A recent survey of more than 2,400 restaurants revealed that, here in Germany, the shortage of skilled culinary staff is considered the biggest problem facing the gastronomy world — a bigger threat than terrorism or the global economic situation. Has it been that drastic for you, too?
“There’s no question that there’s a labor shortage in the hotel and restaurant industry, even if I don’t think of the situation as quite that dramatic. But it’s incredibly important that we don’t only work in fixed teams with experienced staff members — I think we have a duty to train new people. Otherwise, it won’t be long before we really can’t find any skilled people. Thinking of trainees as cheap labor is totally the wrong way to go about it. Our goal needs to be to get them excited about what we do. If I stick a new trainee in the corner and have him clean mushrooms all day long, it’s not exactly going to boost his motivation.”
Are new, young, dedicated professionals joining the industry?
“Finding new people isn’t a big problem when it comes to cooking. But finding good service staff is practically impossible. I heard that last year in Hamburg, only 23 people completed traineeships as restaurant service professionals. That’s serious.”
QUESTIONS for Christiane Grosche, restaurant manager at CORNELIA POLETTO, and chef de cuisine Robert Stechmann
Your restaurant does a lot of job training. Is it hard to find good trainees?
Christiane Grosche (CG): We make an effort to do training. But the kitchen is one thing; service is a very, very different situation. Hardly anyone is interested in trainee positions for service jobs. These days, people don’t really just stumble into that world anymore, either. Once upon a time, you’d have people who started out waiting tables here and there to help out, and then stuck with it.
Robert Stechmann (RS): We usually have two trainees in the kitchen and one in service. This year, we had a great crop of applicants, so some of the ones who did trial periods with us, we were actually able to recommend onward to friends at other restaurants. That was a really good position to be in.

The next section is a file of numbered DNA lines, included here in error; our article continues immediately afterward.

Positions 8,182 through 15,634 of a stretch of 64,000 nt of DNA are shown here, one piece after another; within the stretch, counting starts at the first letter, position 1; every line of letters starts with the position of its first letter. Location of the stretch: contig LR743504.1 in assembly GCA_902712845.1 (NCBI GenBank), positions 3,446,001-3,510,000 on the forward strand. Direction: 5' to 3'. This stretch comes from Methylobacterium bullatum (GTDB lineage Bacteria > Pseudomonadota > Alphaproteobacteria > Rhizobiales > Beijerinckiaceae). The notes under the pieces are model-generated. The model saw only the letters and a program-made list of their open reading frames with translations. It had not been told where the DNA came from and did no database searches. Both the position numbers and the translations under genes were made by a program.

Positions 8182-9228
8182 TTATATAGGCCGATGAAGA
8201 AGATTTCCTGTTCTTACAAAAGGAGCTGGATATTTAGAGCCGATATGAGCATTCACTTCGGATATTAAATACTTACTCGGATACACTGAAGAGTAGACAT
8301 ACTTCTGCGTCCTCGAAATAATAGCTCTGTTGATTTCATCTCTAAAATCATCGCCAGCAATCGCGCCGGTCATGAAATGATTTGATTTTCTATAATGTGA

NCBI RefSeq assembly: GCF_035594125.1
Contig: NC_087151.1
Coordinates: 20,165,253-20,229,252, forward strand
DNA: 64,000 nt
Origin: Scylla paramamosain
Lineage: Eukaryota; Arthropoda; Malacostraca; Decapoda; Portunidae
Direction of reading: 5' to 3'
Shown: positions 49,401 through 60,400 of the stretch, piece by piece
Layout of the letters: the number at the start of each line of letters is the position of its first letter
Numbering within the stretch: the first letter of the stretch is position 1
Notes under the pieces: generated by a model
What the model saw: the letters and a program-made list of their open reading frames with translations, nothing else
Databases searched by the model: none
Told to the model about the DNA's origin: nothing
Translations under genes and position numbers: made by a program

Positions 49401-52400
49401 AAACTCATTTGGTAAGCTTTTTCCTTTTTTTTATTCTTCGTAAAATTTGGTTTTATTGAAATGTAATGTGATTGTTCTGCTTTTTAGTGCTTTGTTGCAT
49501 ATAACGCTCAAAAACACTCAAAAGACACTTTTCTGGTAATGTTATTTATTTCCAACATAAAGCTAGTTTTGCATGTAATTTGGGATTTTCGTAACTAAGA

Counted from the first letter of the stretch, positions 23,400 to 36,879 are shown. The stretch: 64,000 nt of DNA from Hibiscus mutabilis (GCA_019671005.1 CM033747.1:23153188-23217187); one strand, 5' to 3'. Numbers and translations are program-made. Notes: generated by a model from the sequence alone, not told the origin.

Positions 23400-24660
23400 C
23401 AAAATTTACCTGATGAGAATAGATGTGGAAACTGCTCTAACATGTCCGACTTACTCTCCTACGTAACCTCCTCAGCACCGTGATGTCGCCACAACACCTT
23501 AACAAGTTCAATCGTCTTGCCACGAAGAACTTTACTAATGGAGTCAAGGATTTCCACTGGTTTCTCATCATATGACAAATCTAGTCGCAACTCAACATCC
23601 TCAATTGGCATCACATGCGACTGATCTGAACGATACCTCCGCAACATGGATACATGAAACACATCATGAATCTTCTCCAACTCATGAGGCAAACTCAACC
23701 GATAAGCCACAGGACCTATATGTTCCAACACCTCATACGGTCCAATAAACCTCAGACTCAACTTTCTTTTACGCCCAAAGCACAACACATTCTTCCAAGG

What about after they finish their traineeships? Do the new chefs stay on at your restaurant?
RS: There’s a rule of thumb in the gastronomy world that young chefs ought to experience a lot of different kitchens. Youngsters need to change stoves every one to two years. We encourage our trainees to do the same, even if it’s hard for us to say goodbye to some of them.
So where else have you been, Mr. Stechmann? Did you travel the seven seas?
RS: My career path was a little different. I did my traineeship at Poletto and then worked for a while here at Cornelia Poletto’s new restaurant. After that, I decided I wanted to study ecotrophology and work more on the food industry side of things. But being a chef is my dream job, so I came back here and worked my way up to chef de cuisine. I just tell myself that there’s always time to get a job in marketing or product development later on!
Does working here in fine dining offer you any particular advantages?
CG: We’re paid fair wages, and everyone on the team places a lot of importance on us having enough people in the kitchen and in the front of the house. Making that happen really
isn’t easy nowadays, but having enough people is the only way that we can work normal hours. So actually everyone working in gastronomy today can tell there’s a shortage of trained staff in the industry because it means they have to work harder.
Thanks very much for your time.